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Tuesday, 3 November 2020

Book of the film - LAST STAND AT SABER RIVER


Written by Elmore Leonard in 1959, my copy is published 2005. Leonard is famous for both his crime novels (Get Shorty, Mr Majestyk, Glitz, and Out of Sight) and also westerns (3:10 to Yuma, Hombre, Valdez is Coming, Joes Kidd, and The Bounty Hunters) and many of his books have been filmed.

Last Stand at Saber River took almost forty years to be filmed, as a TV movie starring Tom Selleck, Suzy Amis, Haley Joel Osment, Keith Carradine, David Carradine and David Dukes.

The film and the book differ mainly in the beginning and end sequences.

The film starts earlier than the book, filling in background that is flashbacked in the book. The Civil War still rages. Reported killed in action, Paul Cable is a Confederate veteran returning home to surprise his wife Martha and two children (they lost a third to disease while he was away fighting; though in the book the child is alive [economising on young actors]). His family has been staying with her parents but now he is going to take them to their homestead in Arizona, which they left during his absence. However, in the book it begins with them arriving at the trading post which is near to their homestead. But the owner has passed away and it is now part owned by Janroe who lost a hand in the war.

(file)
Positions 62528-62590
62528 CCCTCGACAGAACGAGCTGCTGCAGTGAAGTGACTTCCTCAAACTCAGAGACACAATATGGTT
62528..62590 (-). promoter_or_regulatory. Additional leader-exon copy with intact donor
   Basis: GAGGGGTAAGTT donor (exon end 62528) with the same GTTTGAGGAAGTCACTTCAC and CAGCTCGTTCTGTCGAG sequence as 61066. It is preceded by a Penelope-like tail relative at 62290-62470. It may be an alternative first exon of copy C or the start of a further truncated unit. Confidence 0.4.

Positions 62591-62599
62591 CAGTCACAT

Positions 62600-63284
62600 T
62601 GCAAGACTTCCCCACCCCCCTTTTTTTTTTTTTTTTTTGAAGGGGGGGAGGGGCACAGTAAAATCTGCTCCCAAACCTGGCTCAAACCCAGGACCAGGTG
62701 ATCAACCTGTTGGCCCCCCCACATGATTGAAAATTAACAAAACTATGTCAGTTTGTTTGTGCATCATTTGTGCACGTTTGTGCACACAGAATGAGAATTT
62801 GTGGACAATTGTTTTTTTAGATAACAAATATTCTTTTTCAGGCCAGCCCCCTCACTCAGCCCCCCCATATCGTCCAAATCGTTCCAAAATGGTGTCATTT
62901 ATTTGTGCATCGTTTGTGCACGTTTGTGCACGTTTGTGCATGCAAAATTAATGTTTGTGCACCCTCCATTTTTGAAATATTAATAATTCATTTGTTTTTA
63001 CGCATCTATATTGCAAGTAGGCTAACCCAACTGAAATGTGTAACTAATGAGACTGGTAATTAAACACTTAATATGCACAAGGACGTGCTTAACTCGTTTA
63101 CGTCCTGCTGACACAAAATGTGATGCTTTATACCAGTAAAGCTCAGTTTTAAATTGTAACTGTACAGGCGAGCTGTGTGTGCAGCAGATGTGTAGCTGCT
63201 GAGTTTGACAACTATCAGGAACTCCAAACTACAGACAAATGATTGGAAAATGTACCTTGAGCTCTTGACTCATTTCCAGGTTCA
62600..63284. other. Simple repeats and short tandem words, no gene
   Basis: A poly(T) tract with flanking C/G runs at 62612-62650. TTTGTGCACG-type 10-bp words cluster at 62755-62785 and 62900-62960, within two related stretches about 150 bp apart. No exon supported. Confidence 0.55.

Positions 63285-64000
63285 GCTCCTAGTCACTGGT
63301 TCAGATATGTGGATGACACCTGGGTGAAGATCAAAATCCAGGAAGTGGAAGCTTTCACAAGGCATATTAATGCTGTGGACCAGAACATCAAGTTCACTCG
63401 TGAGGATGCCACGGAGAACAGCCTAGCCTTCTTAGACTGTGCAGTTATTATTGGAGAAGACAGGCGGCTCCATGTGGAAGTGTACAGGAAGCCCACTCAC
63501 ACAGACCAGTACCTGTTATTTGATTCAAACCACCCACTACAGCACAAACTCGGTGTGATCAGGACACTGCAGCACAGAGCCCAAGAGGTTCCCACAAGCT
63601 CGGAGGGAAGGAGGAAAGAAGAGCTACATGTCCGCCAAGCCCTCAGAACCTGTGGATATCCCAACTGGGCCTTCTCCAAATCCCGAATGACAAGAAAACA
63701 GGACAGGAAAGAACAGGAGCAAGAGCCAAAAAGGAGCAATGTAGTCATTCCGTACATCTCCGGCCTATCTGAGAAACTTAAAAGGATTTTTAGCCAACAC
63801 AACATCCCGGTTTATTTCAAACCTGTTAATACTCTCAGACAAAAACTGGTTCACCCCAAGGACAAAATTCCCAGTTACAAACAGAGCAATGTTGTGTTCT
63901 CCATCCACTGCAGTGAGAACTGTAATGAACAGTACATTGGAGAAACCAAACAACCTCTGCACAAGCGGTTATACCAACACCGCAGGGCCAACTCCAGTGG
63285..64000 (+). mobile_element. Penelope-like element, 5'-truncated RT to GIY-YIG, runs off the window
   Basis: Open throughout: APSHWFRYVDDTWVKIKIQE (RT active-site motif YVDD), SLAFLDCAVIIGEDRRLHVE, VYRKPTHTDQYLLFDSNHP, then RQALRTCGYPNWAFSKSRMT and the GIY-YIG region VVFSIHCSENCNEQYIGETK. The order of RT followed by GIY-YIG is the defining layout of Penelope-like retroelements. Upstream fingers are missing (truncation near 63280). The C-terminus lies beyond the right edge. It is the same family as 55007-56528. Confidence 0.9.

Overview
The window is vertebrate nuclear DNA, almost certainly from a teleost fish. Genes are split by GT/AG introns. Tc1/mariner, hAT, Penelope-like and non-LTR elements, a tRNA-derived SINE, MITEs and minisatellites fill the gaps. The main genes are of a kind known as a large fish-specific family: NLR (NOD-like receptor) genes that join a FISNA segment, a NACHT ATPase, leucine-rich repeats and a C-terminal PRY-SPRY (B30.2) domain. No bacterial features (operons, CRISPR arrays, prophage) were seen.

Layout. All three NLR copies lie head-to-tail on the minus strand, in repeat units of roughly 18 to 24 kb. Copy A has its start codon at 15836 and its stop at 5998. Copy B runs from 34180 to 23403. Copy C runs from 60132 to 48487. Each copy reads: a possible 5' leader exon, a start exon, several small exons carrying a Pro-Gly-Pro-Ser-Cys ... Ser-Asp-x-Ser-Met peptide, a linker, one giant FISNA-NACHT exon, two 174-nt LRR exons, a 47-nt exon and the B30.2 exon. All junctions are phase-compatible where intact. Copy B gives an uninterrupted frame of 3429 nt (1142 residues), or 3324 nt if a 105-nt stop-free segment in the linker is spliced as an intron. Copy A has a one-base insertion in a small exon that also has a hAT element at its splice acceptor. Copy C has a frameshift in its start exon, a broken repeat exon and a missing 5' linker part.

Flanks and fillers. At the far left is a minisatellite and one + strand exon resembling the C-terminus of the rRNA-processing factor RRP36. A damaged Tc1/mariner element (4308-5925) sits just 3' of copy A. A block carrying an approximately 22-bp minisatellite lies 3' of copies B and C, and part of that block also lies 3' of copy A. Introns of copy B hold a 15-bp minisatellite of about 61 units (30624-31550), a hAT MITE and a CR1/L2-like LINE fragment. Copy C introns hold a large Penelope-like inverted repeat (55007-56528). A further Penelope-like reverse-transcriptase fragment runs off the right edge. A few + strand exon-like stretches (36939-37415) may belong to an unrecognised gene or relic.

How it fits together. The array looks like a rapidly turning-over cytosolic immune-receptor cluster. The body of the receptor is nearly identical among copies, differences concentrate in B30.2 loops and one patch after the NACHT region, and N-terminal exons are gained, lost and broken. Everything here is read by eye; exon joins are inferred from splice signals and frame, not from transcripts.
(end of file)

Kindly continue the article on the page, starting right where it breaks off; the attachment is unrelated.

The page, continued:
Cable soon learns that a Union-sympathising family has assumed control of Cable’s homestead and land. This is the Kidston family: Vern, his brother Duane and his daughter Lorraine. Some of the Kidston cowhands are staying at the homestead. Cable chases them off. Thus begins an ongoing feud between the two families. In the book Cable suffers two brutal beatings at the hands of the Kidston crew and Duane (the film doesn’t impose this on Selleck, he is tougher and not averse to killing in self defence).

Janroe harbours a powerful hate for the Union and all who supported the North. He is intent on engineering further conflict between the two families, even while both Vern and Lorraine are about to talk rather than fight with Cable and Martha.

It is all brought to a head in the final pages and is taut and tense, as one is accustomed when reading any Elmore Leonard book.

However, the film moves beyond the book, stretching out the suspense, determined on inserting more action and conflict.

Both endings work for their different media.

If you like the actor Tom Selleck, then you should enjoy this film. If you like a novel with conflict, strong characterisation and a moral core, then you’ll enjoy the book.

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